Lookup NU author(s): Professor Rita Horvath,
Dr Angela Pyle,
Dr Grainne Gorman,
Professor Hanns Lochmuller,
Professor Robert Taylor,
Professor Patrick Chinnery
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Objective Inherited ataxias are heterogeneous disorders affecting both children and adults. The primary cause can be identified in about half of the patients and only very few can receive causative therapy. Methods The authors performed sequencing of known Coenzyme Q10 (CoQ10) deficiency genes in 22 patients with unexplained recessive or sporadic ataxia. Results CABC1/ADCK3 mutations were detected in four patients and two siblings presenting with cerebellar ataxia, epilepsy and muscle symptoms. Spasticity, dystonia, tremor and migraine were variably present; cognitive impairment was severe in early childhood cases, but was absent in adults. In contrast to previous reports, two of the patients had a later-onset, very mild phenotype and remained ambulatory in their late forties. Muscle biopsy revealed lipid accumulation, mitochondrial proliferation and cytochrome c oxidase-deficient fibres, but no typical ragged red fibres. Respiratory-chain enzyme activities and CoQ10 were decreased in severely affected patients but remained normal in a mildly affected patient at 46 years of age. Conclusions These observations highlight the importance of screening for a potentially treatable cause, CABC1/ADCK3 mutations, not only in severe childhood-onset ataxia, but also in patients with mild cerebellar ataxia in adult life.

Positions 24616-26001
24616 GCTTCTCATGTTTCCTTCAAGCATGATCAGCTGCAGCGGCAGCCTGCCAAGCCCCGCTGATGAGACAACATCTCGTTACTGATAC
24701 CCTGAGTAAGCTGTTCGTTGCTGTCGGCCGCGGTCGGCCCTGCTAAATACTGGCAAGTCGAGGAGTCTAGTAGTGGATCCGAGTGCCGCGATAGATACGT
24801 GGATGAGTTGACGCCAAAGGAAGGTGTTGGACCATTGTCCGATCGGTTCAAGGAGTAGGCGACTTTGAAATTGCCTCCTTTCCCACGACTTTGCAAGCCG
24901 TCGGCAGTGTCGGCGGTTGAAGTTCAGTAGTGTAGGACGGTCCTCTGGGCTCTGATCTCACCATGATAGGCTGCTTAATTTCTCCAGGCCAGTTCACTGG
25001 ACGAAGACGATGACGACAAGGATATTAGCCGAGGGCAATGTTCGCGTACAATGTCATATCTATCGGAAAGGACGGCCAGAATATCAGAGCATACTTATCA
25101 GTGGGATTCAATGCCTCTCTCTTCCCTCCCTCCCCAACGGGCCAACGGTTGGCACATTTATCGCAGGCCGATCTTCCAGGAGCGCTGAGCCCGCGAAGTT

Author(s): Horvath R, Czermin B, Gulati S, Demuth S, Houge G, Pyle A, Dineiger C, Blakely EL, Hassani A, Foley C, Brodhun M, Storm K, Kirschner J, Gorman GS, Lochmuller H, Holinski-Feder E, Taylor RW, Chinnery PF
Publication type: Article
Publication status: Published
Journal: Journal of Neurology, Neurosurgery and Psychiatry
Print publication date: 29/10/2011
ISSN (print): 0022-3050
Publisher: BMJ Group
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